BAGHDAD (AP) – Lawmakers from Iraq’s largest Sunni Arab bloc on Monday ended their boycott of parliament over the “house arrest” of their leader, Adnan al-Dulaimi, who also showed up at the session.
The two-day protest was provoked by what the lawmakers said was the house arrest of al-Dulaimi after one of his security guards was allegedly discovered last week with the keys to a car laden with explosives near his office in a western Baghdad neighborhood.
Al-Dulaimi’s son and 30 other people were arrested Friday after the incident.
The government has consistently denied that al-Dulaimi, one of Iraq’s most powerful Sunni Arab politicians, was placed under house arrest, insisting he was prevented from leaving him home for his own safety.
Defusing the crisis, the government moved him Sunday to a hotel a short distance away from parliament’s building in the heavily guarded Green Zone, also home to the offices of Iraq’s government and the U.S. Embassy.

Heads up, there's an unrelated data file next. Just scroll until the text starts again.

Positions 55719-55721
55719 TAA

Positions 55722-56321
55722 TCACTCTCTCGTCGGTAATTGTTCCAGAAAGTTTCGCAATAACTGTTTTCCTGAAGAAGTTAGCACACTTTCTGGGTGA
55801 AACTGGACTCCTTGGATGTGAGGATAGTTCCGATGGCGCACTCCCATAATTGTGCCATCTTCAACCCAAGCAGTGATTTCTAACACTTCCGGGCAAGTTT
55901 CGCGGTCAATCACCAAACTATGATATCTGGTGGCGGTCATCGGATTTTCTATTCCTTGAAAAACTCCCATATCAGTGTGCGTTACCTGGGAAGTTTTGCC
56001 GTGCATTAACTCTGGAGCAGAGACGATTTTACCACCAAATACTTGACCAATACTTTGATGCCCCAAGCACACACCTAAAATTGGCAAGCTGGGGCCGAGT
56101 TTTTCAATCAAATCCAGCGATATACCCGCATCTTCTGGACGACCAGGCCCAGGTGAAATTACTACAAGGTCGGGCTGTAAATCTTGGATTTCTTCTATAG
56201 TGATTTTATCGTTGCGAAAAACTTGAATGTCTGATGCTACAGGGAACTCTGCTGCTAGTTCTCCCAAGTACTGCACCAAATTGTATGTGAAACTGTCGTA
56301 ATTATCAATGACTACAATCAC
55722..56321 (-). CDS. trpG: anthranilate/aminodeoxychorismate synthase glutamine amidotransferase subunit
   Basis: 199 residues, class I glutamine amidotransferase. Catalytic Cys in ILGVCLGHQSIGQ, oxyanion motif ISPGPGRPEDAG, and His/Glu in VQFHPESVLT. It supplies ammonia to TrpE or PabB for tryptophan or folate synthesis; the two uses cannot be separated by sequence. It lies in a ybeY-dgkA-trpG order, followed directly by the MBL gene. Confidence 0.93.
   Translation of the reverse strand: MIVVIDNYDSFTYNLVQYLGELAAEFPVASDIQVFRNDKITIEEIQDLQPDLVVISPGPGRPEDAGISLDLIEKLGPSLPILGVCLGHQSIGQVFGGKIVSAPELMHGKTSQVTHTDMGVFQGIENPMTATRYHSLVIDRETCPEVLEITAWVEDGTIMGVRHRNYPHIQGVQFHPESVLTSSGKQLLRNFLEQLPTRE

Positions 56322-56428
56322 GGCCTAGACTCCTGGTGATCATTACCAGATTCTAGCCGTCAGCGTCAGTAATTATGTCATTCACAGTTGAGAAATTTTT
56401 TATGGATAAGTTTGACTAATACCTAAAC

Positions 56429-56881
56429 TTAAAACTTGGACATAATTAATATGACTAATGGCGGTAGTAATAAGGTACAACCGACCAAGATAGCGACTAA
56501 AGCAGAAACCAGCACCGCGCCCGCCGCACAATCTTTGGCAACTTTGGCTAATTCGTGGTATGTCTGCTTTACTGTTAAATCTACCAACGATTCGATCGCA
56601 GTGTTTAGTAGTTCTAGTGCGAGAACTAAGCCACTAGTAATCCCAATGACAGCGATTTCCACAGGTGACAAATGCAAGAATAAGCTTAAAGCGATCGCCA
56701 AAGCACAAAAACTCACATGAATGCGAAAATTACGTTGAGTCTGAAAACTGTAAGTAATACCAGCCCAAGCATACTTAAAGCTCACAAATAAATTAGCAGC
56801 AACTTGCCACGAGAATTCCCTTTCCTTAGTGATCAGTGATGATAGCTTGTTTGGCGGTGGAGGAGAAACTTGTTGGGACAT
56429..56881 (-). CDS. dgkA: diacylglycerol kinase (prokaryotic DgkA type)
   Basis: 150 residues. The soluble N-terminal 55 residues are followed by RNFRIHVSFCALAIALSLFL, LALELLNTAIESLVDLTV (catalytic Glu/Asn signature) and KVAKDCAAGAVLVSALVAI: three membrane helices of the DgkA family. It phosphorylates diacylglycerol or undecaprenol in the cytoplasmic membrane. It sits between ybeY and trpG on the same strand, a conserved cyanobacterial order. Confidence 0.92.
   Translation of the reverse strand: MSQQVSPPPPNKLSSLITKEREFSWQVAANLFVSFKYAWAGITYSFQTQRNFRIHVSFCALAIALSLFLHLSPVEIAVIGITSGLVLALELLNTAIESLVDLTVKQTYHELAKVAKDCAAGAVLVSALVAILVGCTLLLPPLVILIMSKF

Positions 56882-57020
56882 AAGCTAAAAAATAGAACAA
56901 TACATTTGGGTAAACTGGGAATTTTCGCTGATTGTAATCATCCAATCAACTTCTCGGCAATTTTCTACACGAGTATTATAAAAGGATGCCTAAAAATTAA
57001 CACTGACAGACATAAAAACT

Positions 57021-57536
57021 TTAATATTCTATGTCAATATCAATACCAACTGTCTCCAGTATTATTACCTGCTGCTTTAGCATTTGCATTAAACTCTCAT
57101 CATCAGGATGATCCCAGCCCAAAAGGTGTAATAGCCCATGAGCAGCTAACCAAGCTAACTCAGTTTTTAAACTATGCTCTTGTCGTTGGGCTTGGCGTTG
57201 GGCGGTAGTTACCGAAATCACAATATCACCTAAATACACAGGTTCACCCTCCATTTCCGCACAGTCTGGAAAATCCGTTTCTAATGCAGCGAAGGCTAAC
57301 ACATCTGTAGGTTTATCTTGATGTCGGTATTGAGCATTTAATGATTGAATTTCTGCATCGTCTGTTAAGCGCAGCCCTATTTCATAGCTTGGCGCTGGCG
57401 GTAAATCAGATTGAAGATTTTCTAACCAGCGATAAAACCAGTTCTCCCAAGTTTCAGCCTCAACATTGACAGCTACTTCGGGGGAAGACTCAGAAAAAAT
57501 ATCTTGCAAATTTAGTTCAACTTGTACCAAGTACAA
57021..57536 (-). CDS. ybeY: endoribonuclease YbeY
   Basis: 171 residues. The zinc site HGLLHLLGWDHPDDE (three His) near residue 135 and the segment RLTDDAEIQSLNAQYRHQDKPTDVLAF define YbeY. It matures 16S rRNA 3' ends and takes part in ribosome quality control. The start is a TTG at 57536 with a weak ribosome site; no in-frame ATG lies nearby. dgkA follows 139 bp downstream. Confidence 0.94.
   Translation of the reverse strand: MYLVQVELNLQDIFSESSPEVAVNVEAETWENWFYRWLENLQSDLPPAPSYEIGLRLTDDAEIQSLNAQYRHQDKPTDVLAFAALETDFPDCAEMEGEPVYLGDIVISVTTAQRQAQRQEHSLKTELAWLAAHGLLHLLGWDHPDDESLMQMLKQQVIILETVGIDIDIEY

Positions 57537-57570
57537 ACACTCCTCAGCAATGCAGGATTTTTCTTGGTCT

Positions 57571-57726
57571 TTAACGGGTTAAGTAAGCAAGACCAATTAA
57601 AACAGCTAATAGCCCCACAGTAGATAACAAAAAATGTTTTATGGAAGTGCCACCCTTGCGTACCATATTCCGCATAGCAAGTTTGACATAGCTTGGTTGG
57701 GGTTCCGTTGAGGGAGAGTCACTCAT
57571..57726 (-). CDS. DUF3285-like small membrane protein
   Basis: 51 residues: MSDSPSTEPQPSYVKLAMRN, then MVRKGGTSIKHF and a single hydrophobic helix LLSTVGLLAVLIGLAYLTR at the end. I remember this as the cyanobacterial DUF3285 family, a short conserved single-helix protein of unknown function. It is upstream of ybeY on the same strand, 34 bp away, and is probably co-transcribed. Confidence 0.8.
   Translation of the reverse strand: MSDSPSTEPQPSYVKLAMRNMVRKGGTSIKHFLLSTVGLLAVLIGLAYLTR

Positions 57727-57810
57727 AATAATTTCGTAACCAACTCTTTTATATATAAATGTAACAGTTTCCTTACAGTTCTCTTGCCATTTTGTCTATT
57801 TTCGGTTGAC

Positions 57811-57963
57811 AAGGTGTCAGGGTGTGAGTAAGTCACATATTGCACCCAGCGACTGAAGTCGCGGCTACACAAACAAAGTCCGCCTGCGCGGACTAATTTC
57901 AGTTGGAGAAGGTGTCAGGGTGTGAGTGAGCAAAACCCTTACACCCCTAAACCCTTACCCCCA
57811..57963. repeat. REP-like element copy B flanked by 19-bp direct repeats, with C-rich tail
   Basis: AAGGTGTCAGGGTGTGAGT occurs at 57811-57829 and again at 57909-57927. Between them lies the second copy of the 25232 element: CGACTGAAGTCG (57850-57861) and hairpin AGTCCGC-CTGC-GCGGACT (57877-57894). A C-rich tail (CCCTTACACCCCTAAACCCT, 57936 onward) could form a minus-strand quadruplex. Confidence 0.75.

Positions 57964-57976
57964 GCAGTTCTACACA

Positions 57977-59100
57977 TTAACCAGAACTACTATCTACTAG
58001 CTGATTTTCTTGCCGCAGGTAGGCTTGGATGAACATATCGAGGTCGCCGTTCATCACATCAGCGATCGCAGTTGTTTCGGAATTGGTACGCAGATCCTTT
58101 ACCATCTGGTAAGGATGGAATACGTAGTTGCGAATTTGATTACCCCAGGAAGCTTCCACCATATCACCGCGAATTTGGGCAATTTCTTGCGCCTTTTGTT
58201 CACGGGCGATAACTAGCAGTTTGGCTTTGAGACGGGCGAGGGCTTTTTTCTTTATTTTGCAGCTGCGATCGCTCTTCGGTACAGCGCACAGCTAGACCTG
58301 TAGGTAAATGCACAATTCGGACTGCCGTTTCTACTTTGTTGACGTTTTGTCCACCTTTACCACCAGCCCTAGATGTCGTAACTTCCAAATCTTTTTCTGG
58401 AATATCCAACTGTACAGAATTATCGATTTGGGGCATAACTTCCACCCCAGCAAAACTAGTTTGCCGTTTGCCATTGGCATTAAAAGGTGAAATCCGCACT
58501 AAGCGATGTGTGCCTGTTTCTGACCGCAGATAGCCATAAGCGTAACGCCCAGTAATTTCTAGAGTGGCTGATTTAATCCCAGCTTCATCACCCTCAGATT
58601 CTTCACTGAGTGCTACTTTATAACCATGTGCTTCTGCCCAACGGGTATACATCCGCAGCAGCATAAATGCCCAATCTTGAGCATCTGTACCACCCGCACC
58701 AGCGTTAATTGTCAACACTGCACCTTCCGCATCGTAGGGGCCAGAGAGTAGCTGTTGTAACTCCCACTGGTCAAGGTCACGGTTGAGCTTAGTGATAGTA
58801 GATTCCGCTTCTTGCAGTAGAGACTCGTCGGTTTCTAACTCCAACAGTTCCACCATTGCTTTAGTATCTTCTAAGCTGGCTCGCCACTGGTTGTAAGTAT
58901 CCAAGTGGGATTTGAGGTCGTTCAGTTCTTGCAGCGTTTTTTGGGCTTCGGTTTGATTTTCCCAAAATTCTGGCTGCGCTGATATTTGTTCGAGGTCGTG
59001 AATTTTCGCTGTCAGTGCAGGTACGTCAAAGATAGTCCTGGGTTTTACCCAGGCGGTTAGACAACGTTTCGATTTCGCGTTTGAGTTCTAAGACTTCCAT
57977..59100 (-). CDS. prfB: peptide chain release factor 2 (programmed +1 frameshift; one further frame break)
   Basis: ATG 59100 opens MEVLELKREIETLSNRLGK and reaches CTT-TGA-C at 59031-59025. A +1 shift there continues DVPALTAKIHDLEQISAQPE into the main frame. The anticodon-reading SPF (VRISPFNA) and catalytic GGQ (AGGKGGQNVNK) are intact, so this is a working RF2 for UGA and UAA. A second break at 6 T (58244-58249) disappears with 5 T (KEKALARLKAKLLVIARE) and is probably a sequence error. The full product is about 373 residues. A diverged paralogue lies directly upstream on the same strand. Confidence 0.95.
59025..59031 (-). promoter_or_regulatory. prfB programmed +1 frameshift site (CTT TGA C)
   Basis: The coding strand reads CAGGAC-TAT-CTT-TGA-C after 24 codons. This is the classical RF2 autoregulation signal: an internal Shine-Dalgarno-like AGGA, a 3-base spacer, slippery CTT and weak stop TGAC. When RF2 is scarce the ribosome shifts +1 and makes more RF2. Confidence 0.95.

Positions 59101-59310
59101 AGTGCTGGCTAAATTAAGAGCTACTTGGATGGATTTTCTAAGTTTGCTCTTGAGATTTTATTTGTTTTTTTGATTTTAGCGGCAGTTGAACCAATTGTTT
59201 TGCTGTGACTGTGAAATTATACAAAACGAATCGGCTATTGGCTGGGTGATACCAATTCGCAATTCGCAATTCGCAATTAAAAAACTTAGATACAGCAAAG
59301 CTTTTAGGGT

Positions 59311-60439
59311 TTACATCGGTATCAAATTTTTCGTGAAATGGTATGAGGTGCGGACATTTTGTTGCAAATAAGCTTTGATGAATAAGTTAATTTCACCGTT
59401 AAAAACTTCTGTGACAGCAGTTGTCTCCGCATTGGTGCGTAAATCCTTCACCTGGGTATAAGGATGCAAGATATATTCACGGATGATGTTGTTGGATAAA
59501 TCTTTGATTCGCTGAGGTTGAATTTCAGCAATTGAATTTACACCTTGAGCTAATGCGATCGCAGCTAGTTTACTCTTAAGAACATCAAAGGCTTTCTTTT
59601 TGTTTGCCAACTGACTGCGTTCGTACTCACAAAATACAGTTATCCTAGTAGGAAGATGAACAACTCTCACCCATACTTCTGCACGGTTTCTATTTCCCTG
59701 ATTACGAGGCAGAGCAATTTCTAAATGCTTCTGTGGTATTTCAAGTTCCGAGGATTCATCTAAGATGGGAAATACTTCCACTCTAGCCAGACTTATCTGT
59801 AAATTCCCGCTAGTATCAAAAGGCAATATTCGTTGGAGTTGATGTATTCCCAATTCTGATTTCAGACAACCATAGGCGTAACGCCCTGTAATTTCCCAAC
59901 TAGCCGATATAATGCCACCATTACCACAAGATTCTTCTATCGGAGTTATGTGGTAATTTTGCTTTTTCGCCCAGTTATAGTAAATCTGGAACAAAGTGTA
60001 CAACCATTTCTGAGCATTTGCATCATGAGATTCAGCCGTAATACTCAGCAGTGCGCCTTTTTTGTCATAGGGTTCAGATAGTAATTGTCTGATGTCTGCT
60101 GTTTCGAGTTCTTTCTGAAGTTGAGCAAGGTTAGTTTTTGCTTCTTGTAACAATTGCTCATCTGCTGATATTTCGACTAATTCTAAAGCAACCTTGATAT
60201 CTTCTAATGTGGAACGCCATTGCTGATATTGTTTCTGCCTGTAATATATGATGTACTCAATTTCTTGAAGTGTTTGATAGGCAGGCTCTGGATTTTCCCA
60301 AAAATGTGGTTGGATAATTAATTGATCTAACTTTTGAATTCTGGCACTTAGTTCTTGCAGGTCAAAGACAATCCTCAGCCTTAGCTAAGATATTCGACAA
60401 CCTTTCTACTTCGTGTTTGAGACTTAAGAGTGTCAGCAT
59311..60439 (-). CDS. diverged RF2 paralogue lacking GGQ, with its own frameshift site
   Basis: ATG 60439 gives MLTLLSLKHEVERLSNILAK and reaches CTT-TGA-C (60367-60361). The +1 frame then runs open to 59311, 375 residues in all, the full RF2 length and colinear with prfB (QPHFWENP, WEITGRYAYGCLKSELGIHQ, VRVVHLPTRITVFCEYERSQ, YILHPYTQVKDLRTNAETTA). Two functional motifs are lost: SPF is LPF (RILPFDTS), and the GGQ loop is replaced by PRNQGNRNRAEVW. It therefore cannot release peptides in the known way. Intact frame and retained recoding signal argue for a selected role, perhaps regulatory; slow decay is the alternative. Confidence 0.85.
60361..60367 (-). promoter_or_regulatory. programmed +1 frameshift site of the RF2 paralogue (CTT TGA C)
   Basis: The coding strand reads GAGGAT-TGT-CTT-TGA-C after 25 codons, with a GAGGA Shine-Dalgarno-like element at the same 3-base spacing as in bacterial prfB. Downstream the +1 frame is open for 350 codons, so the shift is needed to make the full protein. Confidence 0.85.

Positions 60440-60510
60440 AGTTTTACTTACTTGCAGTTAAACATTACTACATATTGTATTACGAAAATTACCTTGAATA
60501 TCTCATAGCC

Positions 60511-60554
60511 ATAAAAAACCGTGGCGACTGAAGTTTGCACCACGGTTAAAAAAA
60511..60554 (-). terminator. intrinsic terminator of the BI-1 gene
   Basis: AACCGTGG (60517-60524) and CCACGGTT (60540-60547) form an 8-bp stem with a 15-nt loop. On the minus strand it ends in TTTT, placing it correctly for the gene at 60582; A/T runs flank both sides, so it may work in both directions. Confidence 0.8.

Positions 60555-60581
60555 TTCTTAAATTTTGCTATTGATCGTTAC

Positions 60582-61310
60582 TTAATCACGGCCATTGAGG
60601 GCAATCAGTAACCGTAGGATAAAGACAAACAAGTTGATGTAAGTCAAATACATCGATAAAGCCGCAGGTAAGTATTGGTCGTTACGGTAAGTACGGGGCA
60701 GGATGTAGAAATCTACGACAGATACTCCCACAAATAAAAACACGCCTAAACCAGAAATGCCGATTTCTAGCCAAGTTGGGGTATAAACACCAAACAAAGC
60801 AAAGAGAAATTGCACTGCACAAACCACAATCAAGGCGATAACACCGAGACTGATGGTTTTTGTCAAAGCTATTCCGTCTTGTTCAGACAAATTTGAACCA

On Monday, al-Dulaimi took his seat in parliament but left 10 minutes later. He said he had a meeting scheduled with President Jalal Talabani, a Sunni Kurd.
The end of the boycott by lawmakers from the Iraqi Accordance Front, which has 44 of parliament’s 275 seats, is unlikely to ease the enduring tensions between the Front and the government of Shiite Prime Minister Nouri al-Maliki.
The Front pulled out its six minister from al-Maliki’s government in August in protest against the prime minister’s policies. Al-Maliki and Vice President Tariq al-Hashemi, a Sunni Arab a member of the front, have publicly squabbled for months.
Al-Hashemi accuses al-Maliki of following sectarian policies and monopolizing decision making with a small clique of aides from his Dawa Party. Al-Maliki has said the vice president was undermining the political process by not ratifying legislation adopted by parliament.